The Arctic Ocean, which is the ocean in the Arctic, is the smallest and shallowest of the world’s five oceans. By area, around half of it is above the continental shelf, while the rest consists of deep sea basins, often around 3,000 metres deep. The Arctic Ocean is split into several basins by underwater ridges.
In the winter, most of the Arctic Ocean is covered by ice. In summer some of the ice melts, so ice cover is lower. Sea ice extent has fallen significantly in recent years, with the biggest declines being seen in summer. The ice has also become noticeably thinner. The proportion of old, multi-year ice, in other words ice that has survived at least one summer, is at a record low. One of the reasons for this reduction is the inflow of warm Atlantic water.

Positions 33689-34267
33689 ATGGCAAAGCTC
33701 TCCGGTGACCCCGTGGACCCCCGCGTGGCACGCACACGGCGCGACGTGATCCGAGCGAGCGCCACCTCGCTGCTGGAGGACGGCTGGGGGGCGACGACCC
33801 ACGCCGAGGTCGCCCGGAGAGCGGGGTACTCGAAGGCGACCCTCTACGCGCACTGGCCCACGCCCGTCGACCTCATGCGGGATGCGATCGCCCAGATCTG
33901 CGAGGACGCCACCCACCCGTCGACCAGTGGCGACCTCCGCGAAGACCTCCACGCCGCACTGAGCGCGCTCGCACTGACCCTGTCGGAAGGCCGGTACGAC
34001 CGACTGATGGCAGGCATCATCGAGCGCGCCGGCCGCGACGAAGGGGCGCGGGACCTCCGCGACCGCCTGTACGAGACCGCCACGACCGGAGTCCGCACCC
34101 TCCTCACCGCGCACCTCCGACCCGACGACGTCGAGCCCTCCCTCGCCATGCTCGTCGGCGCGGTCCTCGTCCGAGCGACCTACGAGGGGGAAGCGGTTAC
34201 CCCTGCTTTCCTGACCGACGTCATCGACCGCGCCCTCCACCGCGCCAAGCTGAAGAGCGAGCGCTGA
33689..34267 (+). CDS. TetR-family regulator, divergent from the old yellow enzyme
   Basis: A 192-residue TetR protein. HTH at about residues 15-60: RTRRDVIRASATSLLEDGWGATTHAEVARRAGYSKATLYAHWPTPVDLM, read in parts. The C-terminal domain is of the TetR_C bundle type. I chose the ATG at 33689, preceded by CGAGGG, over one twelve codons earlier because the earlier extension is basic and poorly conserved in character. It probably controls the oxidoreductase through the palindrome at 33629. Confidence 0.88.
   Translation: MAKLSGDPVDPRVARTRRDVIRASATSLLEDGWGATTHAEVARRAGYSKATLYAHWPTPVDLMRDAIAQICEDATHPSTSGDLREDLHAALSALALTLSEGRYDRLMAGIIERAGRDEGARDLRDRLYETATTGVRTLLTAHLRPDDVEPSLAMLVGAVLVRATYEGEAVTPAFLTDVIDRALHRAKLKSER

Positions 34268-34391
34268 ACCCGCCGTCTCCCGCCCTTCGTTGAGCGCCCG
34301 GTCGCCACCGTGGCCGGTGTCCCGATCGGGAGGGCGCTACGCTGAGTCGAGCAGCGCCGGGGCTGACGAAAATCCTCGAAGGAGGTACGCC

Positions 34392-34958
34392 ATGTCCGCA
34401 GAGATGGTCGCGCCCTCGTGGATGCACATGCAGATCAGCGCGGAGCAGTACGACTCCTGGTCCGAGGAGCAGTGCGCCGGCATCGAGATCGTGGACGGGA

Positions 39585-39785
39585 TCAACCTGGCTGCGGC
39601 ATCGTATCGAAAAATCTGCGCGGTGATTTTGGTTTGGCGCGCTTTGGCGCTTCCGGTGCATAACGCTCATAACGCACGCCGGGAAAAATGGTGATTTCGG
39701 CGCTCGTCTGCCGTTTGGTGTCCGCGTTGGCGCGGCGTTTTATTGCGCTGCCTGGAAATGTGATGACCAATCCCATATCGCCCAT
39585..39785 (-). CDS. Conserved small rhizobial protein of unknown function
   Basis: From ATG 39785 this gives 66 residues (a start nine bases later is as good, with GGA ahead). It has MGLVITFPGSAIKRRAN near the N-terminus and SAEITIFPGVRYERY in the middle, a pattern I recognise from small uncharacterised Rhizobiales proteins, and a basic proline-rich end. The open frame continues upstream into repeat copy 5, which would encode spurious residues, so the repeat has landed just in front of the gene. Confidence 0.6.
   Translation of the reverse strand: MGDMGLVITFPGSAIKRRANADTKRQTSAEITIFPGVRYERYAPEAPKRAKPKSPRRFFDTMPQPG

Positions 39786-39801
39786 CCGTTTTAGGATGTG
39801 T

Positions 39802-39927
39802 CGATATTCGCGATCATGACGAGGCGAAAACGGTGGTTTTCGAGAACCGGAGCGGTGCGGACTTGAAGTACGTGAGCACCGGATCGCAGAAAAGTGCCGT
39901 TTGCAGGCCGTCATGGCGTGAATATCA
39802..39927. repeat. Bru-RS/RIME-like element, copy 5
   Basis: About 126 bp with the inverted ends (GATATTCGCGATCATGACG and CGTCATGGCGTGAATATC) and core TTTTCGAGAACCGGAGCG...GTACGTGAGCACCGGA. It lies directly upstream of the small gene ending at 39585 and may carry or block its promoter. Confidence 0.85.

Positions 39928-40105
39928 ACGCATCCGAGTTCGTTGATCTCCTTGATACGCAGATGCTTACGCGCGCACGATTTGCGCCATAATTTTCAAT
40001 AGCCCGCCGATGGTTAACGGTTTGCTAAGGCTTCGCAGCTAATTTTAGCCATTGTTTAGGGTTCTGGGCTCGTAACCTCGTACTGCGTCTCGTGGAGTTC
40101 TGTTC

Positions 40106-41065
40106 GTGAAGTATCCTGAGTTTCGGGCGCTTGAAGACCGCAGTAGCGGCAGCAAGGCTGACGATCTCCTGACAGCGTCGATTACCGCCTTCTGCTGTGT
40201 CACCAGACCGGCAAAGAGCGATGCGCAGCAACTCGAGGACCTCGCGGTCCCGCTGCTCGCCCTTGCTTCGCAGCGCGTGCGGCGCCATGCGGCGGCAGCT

Water circulation in the Arctic Ocean largely follows the topography. From Svalbard, the Norwegian Current heads east along Siberia following the edge of the continental shelf. The current starts on the surface, but in due course it sinks below a layer of cold, fresh Arctic water. The heat brought by the Norwegian Current can be traced almost everywhere in the Arctic Ocean.
The water in the central Arctic Ocean is highly layered, and it contains few nutrients. Consequently, there are few animals or plants in this part of the ocean. Most life is found above the continental shelves and along the ice edge. That is where you find ice algae, zooplankton, ringed seals and polar bears.
Published: 27.03.2019 Updated: 19.11.2020